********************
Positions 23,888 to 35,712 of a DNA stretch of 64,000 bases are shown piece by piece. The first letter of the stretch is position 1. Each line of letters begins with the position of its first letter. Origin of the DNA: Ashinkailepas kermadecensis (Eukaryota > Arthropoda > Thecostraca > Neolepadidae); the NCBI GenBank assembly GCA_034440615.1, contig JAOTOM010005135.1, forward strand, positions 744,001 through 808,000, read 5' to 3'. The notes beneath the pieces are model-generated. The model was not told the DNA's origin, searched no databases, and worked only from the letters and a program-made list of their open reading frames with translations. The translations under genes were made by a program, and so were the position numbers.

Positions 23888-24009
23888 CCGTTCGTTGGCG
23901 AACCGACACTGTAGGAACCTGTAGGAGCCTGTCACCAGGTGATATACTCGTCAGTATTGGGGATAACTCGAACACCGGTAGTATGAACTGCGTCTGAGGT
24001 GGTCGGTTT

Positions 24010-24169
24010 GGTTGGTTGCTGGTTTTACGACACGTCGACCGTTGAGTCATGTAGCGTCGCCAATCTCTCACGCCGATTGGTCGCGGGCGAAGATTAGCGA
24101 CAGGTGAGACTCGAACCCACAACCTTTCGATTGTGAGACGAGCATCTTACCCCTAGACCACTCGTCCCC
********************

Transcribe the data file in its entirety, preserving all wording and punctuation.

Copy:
Positions 23,888 to 35,712 of a DNA stretch of 64,000 bases are shown piece by piece. The first letter of the stretch is position 1. Each line of letters begins with the position of its first letter. Origin of the DNA: Ashinkailepas kermadecensis (Eukaryota > Arthropoda > Thecostraca > Neolepadidae); the NCBI GenBank assembly GCA_034440615.1, contig JAOTOM010005135.1, forward strand, positions 744,001 through 808,000, read 5' to 3'. The notes beneath the pieces are model-generated. The model was not told the DNA's origin, searched no databases, and worked only from the letters and a program-made list of their open reading frames with translations. The translations under genes were made by a program, and so were the position numbers.

Positions 23888-24009
23888 CCGTTCGTTGGCG
23901 AACCGACACTGTAGGAACCTGTAGGAGCCTGTCACCAGGTGATATACTCGTCAGTATTGGGGATAACTCGAACACCGGTAGTATGAACTGCGTCTGAGGT
24001 GGTCGGTTT

Positions 24010-24169
24010 GGTTGGTTGCTGGTTTTACGACACGTCGACCGTTGAGTCATGTAGCGTCGCCAATCTCTCACGCCGATTGGTCGCGGGCGAAGATTAGCGA
24101 CAGGTGAGACTCGAACCCACAACCTTTCGATTGTGAGACGAGCATCTTACCCCTAGACCACTCGTCCCC